Best External DVD Drives

Updated November 2019
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BestReviews spends thousands of hours researching, analyzing, and testing products to recommend the best picks for most consumers. We only make money if you purchase a product through our links, and we never accept free products from manufacturers. Read more  
BestReviews spends thousands of hours researching, analyzing, and testing products to recommend the best picks for most consumers. We buy all products with our own funds, and we never accept free products from manufacturers.Read more 
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Why trust BestReviews?
BestReviews spends thousands of hours researching, analyzing, and testing products to recommend the best picks for most consumers. We only make money if you purchase a product through our links, and we never accept free products from manufacturers. Read more  
BestReviews spends thousands of hours researching, analyzing, and testing products to recommend the best picks for most consumers. We only make money if you purchase a product through our links, and we never accept free products from manufacturers. Read more  
BestReviews spends thousands of hours researching, analyzing, and testing products to recommend the best picks for most consumers. We buy all products with our own funds, and we never accept free products from manufacturers.Read more 
How we decided

We purchase every product we review with our own funds — we never accept anything from product manufacturers.

34 Models Considered
8 Hours Researched
1 Experts Interviewed
251 Consumers Consulted
Zero products received from manufacturers.

We purchase every product we review with our own funds — we never accept anything from product manufacturers.

Buying guide for best external DVD drives

Last Updated November 2019

Once one of the most sought after features in many computers, DVD players are all but an afterthought on many current models, especially among laptops. As laptop designs have become slimmer and sleeker, eliminating DVD players and optical drives became one of the easiest ways to drop weight and free up additional space.

This trend has been furthered along by the rise of faster internet speeds and cloud computing. Before broadband internet became widespread, DVDs were the best way to install large programs, software packages and operating systems. Now, everything from shareware programs to operating systems can be downloaded, while many programs are web- or cloud-based.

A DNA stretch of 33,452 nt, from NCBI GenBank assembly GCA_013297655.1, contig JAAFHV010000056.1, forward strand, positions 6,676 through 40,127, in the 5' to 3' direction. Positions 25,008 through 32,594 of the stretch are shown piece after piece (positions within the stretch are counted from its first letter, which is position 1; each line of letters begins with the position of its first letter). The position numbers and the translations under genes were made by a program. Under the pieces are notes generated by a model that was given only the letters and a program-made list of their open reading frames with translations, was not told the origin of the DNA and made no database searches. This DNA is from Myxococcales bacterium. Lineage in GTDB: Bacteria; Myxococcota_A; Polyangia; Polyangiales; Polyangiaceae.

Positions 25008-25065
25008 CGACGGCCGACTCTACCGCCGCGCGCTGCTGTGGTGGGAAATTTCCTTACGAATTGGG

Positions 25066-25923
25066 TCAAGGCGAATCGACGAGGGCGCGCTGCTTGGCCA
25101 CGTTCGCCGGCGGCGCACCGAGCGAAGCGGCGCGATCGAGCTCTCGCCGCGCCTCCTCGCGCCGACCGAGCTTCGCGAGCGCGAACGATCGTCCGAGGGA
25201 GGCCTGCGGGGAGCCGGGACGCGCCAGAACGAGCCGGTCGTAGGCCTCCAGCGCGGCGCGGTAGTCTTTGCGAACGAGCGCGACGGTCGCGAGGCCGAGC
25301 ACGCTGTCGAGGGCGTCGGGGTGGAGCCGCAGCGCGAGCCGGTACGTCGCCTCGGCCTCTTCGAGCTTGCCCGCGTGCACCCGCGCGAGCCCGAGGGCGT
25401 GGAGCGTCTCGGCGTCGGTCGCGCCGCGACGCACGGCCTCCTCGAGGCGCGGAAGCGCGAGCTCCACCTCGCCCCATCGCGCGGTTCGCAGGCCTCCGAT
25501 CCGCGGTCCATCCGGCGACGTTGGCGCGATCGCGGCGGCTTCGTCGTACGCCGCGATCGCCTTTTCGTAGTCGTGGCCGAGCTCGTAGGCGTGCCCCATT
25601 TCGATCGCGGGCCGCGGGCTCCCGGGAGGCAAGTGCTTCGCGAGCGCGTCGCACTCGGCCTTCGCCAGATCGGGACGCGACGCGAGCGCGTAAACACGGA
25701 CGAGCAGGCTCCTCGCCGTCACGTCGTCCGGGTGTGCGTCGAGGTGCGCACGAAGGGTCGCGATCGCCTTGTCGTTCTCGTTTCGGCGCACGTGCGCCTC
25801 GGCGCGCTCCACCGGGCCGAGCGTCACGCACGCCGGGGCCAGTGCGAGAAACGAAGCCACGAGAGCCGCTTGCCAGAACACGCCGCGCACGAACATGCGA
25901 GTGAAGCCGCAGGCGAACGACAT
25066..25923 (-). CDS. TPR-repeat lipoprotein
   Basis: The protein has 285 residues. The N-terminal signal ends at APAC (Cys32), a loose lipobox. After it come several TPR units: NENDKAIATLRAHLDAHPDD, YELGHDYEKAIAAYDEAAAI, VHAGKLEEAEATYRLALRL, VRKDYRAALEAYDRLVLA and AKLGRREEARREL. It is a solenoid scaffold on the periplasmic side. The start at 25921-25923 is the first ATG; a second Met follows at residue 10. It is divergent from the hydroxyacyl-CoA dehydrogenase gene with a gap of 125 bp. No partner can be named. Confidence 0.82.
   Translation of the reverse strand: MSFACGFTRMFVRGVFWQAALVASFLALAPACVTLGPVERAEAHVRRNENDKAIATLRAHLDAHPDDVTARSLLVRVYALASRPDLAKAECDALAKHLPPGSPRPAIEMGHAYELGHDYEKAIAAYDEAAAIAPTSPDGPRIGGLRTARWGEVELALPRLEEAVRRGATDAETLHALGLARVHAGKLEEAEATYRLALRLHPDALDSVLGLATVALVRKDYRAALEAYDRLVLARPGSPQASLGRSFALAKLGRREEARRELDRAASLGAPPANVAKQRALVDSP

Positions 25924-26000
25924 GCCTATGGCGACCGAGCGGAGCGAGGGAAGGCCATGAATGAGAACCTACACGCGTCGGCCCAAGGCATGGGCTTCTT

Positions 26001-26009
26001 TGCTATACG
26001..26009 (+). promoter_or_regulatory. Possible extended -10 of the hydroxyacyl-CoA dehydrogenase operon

Just because they’re not a popular option in today’s computers doesn’t mean DVDs don’t have a place. DVDs are still one of the most popular formats for watching movies. Many individuals have years of backups on DVD, not to mention pictures, media and older program installers. Since internal DVD drives may not be very popular in modern computer design, there’s never been a better time to buy an external DVD drive.

High-end DVD drives include software that improves reliability reading disks that have fingerprints or minor scratches.

Key considerations

The most important factor to consider when shopping for a DVD player is compatibility. While compatibility issues are largely a thing of the past, it’s still worth double-checking to make sure your hardware and operating system of choice are supported. This is especially true if you run Linux.

Some computer manufacturers, such as Apple and Dell, sell their own external DVD players. Obviously, these will offer the best, worry-free compatibility, although usually at a premium.

Noise is another factor to bear in mind when shopping for an external drive. There’s nothing more distracting than trying to enjoy a movie, only to have it interrupted by the sound of your DVD drive spinning. While all DVD drives make some noise, try finding one that’s as quiet as possible.

Another factor to consider is the drive’s speed. Most external DVD drives offer similar speeds. As a general rule, you’re probably not going to use an external drive all the time, so it’s probably not worth spending a lot of money for upgraded speed.

If you’re shopping for a DVD player for your desktop, you’re better off buying and installing an internal drive. As a general rule, dedicated internal drives are faster and less expensive than portable ones.

DID YOU KNOW?

DVD drives are usually downward compatible. For example, if you buy a drive that can write DVDs, it will also read DVDs, as well as read and write CDs.

Features

Since the external DVD drive market is so mature, there’s not a lot of feature differentiation between models. Even so, there are a few things you should be on the lookout for.

Read vs. write

The majority of external DVD drives on the market read and write DVDs and CDs. There are, however, some models that are readers only. While these may not be popular options, they are cheaper than models that write.

Software